A general perception seems to have gained ground that due to India’s close relationship with the US, India’s Indo-Pacific policy is completely in sync with that of the US.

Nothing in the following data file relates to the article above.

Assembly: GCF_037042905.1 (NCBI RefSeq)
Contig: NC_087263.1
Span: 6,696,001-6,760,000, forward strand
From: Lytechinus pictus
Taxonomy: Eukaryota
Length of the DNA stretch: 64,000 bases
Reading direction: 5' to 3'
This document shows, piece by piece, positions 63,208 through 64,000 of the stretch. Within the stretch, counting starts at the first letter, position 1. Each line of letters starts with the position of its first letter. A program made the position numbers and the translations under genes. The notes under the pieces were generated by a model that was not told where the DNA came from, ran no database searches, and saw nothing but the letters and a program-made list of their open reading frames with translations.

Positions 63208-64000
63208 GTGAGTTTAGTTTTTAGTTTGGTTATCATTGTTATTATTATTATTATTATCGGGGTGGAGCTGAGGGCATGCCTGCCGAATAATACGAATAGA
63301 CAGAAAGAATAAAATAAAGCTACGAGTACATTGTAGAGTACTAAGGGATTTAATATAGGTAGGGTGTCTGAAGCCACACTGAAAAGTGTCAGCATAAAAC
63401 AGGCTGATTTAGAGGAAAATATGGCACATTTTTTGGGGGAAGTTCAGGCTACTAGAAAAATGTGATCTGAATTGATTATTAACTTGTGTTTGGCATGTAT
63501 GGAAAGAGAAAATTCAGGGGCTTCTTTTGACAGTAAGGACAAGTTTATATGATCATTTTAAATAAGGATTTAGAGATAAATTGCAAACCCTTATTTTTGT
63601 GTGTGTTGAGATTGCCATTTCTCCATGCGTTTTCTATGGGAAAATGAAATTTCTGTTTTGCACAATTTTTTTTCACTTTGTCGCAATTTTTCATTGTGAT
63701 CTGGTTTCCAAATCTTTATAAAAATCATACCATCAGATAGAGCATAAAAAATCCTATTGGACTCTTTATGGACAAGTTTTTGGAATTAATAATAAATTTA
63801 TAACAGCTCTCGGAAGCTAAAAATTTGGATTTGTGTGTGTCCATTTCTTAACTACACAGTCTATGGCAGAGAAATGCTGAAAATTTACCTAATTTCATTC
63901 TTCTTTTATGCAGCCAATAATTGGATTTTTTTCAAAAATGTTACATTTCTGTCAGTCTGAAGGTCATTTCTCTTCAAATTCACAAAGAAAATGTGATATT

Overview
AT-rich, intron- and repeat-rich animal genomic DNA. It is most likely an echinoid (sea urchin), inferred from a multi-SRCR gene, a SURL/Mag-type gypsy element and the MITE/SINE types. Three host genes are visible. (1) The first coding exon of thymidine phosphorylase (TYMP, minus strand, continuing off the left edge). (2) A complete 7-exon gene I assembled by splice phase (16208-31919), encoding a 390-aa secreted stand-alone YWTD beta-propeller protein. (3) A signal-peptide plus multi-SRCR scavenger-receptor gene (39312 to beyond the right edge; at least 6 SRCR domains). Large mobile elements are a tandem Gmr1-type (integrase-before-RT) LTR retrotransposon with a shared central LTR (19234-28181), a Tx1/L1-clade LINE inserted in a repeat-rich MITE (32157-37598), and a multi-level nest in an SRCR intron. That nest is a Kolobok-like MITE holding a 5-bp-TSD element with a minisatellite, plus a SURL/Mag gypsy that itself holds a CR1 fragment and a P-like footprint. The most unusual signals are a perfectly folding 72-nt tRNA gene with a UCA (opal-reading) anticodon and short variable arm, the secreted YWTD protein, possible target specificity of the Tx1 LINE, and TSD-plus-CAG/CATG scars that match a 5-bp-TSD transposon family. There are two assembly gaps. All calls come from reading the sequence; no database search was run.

The Indo-Pacific and the Quad are not directed against Russia and would not have any substantial impact on its security. The declassified Indo-Pacific strategy of the US in January 2021 mentions China, not Russia, as a security threat in the region, although it says that Moscow would remain a marginal player in the Indo-Pacific construct compared to the US, China, and India. Russia sees the Indo-Pacific and Quad initiatives as part of its friction with the US and has been very critical of them. Foreign Minister Sergey Lavrov has spoken against these initiatives many times. He had said in December 2020 that the West was pushing India to play a big role in its ‘anti-China’ policies like the Indo-Pacific and Quad; however, such statements were not expected from a strategic partner like Russia and were seen as Moscow’s failure to appreciate India’s security concerns vis-á-vis China. Later, Lavrov soothed Indian concerns by stating that Russia did not want any misunderstanding with India and the people of India on this issue. India has constantly made efforts to draw Russia in its formulation of Indo-Pacific. Foreign Minister S Jaishankar had emphasised during his Russia visit in July 2021 that India wanted a more active presence and participation of Russia in the Indo-Pacific, something which is contrary to the aim of declassified Indo-Pacific strategy of the US. Earlier, during his conversation at the Valdai Discussion Club in August 2019, Jaishankar had highlighted that India has an interest in the Pacific Ocean while Russia had an interest in the Indian Ocean. He also highlighted importance of new trade routes opening up in the Arctic while there was a lot of scope to cooperate with Russia’s Far East, Siberia, and the Arctic region. Jaishankar had even described Indo-Pacific as an extension of India’s Act East policy, and it may be mentioned that India had launched its Act Far East policy for increasing economic cooperation with Russia’s Far East, the Asian, and Pacific part of Russia. NITI Aayog and Ministry for Development of the Russian Far East and Arctic are working on a plan to develop the Arctic and Russia’s Far East between 2020 and 2025. The efforts to launch the Chennai-Vladivostok maritime route are also part of this policy. Prime Minister Modi had also highlighted in September 2021 that India and Russia would be partners in opening up of the Northern Sea Route for trade and commerce. India is also exploring the possibility of a trilateral cooperation with Japan and Russia in the Far East. These efforts from India are in line with Russia’s ‘Pivot to Asia’ that was launched in 2014, after Moscow’s relations with the US and Europe hit a nadir due to the Crimea crisis.